Capture the scope waveforms and export them into a spreadsheet program such as Excel. For the 2N3906 PNP used in the example, the breakdown voltage of the emitter base junction should be around 8.5 volts. Remember to add the 4.5 V offset from the external battery to your calculations. Be sure to measure the actual battery voltage for the most accurate measurements.

Questions:

Disconnect the collector of Q1and leave it open. How does this change the breakdown voltage?
Now connect the collector to the emitter. How does this change the breakdown voltage?

Try measuring the NPN 2N3904 emitter base reverse breakdown voltage. You can also check the emitter base breakdown voltage for the two power transistors, TIP31 and TIP32, which are included in the Analog Parts Kit. Are they higher or lower than the PNP 2N3906 and is it lower than the +9.5 volts you can measure with this setup? If it is higher what could you change in the setup to allow you to measure higher breakdown voltages?

Lowering the effective forward voltage of the diode

Objective:

The purpose of this activity is to investigate a circuit configuration with smaller forward voltage characteristics than that of a bipolar junction transistor (BJT) connected as a diode.

Materials:

1 - 1KΩ Resistor
1 - 150KΩ Resistor ( or 100KΩ in series with 47KΩ )
1 - small signal NPN transistor (2N3904)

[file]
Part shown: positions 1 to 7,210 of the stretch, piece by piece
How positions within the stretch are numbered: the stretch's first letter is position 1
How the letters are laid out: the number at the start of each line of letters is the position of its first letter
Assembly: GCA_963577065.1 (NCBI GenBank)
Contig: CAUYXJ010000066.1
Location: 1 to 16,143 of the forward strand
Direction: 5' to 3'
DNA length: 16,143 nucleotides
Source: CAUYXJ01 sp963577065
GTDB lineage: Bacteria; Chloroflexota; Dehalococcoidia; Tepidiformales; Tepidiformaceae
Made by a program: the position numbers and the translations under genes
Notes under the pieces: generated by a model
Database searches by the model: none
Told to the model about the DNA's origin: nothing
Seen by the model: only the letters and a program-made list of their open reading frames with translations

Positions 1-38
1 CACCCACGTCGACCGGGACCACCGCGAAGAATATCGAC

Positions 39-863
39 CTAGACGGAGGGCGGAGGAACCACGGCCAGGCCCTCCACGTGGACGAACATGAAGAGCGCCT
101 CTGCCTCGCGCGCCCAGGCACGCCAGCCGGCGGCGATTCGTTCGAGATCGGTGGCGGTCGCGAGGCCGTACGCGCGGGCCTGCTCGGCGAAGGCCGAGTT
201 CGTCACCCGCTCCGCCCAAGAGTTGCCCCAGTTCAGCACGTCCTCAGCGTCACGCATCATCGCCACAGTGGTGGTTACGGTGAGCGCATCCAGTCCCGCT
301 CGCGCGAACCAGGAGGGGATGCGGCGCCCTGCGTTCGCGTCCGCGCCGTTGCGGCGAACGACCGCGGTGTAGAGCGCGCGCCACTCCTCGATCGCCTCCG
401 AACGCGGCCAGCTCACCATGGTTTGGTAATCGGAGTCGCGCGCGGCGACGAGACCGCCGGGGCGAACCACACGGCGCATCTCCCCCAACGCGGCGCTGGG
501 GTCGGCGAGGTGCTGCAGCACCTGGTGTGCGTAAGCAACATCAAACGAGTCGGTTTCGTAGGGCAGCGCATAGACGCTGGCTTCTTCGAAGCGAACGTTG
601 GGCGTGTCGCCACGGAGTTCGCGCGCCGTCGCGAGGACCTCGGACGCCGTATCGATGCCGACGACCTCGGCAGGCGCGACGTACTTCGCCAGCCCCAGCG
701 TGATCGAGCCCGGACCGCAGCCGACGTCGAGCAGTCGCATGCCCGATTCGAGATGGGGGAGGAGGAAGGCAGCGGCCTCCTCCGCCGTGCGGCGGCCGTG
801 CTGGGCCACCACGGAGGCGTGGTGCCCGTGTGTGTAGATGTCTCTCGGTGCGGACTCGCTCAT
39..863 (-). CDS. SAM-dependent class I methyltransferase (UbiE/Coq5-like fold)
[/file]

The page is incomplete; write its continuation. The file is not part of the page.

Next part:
1 - small signal PNP transistor (2N3906)

Directions:

Set up the breadboard, as shown in figure 3, with the channel A generator attached to one end of the series connected resistor R1 and collector of NPN Q1 and the base of PNP Q2. The emitter of Q1 is connected to ground. The collector of Q2is connected to ground. The first end of Resistor R2 is connected to +5V. The second end of R2 is connected to the base of Q1 and the emitter of Q2. The channel B scope input, CB-H, is connected to the collector of Q1.

Figure 3 Configuration to lower effective forward voltage drop of diode

Hardware Setup:

The channel A generator should be configured for a 100 Hz triangle wave with 5 volt Max and 0 volt Min. Scope channel B is used to measure the voltage across the transistor. The current flowing through the transistor is the current measured in channel A (CA-I) or the Math trace voltage difference between CA-V - CB-V divided by the resistor value (1 KΩ).

Procedure: